Employment penalty after motherhood in Spain
This paper investigates whether there exists an employment penalty from motherhood in Spain. In particular, we are interested in transitions from employment to non-employment and downward occupational mobility. Results show that Spanish women experience significant transitions from employment to non-employment after first birth and these shifts are strongly linked to pre-birth job features and education. We find that around 40 percent of Spanish women who were at work one year before childbearing are not in employment one year after. Our analysis reveals that one third of them are unemployed nine months later. Longer follow-up shows that most of those who exit from employment remain out of work permanently. We find that fixed-term contracts (i.e. labour market uncertainty) impacts negatively on the likelihood of re-entry. On the other hand, accumulated human capital (experience and higher level of education) increases the probability of staying at work. There is evidence of differences between cohorts. Whereas in young cohorts exit is exclusively linked to childbearing, in old cohorts leaving employment is already initiated at marriage. For those Spanish women returning to work after confinement, downward occupational mobility is not common due to the lack of part-time jobs.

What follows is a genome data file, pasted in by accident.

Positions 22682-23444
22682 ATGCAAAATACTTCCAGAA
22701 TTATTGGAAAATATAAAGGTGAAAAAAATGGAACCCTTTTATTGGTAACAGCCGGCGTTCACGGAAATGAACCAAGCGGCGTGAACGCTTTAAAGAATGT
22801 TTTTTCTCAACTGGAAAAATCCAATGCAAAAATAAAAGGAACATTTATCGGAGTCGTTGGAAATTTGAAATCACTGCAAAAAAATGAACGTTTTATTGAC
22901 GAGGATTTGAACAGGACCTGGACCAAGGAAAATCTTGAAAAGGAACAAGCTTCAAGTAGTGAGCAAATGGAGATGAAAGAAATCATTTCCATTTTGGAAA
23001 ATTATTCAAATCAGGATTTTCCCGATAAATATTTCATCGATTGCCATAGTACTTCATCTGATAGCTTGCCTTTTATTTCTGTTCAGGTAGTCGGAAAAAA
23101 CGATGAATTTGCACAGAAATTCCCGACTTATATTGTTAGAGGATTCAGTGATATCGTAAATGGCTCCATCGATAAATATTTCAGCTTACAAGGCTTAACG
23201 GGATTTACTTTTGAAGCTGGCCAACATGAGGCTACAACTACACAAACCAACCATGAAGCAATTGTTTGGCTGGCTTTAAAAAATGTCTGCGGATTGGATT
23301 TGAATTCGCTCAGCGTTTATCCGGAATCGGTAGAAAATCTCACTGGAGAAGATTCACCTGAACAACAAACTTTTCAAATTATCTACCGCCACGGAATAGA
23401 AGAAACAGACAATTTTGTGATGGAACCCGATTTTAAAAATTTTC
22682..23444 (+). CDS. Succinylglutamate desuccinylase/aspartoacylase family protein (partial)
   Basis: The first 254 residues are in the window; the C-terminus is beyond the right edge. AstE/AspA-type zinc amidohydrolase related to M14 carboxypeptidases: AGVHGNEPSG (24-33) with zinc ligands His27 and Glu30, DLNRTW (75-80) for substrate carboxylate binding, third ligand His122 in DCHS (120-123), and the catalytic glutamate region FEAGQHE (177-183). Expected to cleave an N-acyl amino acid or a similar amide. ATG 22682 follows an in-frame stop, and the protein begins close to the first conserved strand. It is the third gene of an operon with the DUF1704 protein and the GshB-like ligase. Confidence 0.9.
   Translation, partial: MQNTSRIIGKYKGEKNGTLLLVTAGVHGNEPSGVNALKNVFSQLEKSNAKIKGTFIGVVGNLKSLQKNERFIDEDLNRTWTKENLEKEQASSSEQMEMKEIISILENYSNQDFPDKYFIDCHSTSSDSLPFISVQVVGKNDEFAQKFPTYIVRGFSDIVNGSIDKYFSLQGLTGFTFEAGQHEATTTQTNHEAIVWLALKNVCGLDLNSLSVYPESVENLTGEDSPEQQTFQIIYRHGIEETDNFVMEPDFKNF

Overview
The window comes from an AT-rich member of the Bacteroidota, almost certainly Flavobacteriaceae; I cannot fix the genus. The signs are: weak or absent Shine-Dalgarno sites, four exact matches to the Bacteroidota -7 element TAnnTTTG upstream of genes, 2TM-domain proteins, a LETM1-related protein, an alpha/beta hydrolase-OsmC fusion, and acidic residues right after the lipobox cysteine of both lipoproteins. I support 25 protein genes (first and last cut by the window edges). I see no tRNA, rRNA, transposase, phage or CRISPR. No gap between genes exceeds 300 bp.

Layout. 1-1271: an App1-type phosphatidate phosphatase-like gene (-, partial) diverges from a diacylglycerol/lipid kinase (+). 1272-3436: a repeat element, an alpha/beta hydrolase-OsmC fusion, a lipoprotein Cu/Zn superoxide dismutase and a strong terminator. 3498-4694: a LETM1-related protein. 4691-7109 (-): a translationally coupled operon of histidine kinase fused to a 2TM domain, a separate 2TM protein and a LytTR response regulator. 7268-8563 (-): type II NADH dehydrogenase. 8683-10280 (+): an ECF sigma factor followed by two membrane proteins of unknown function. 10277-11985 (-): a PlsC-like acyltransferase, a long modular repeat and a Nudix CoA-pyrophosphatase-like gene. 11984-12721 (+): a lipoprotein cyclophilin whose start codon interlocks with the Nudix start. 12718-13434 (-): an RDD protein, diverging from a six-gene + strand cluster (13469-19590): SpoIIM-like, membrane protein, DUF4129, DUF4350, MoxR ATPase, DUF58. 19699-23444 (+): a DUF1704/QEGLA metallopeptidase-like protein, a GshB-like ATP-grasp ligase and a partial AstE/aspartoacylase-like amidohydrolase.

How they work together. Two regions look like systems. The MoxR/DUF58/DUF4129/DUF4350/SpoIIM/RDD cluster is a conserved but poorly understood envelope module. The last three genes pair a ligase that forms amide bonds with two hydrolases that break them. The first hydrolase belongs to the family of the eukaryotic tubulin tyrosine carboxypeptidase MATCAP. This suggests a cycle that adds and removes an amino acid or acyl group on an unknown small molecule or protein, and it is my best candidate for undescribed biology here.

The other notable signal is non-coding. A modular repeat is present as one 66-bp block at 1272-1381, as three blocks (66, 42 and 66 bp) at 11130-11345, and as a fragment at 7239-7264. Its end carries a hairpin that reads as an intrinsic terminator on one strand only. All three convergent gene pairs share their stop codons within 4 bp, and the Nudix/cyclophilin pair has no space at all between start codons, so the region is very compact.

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- Óystein Kravdal, 1992. "Forgone labor participation and earning due to childbearing among Norwegian women," Demography, Springer;Population Association of America (PAA), vol. 29(4), pages 545-563, November.
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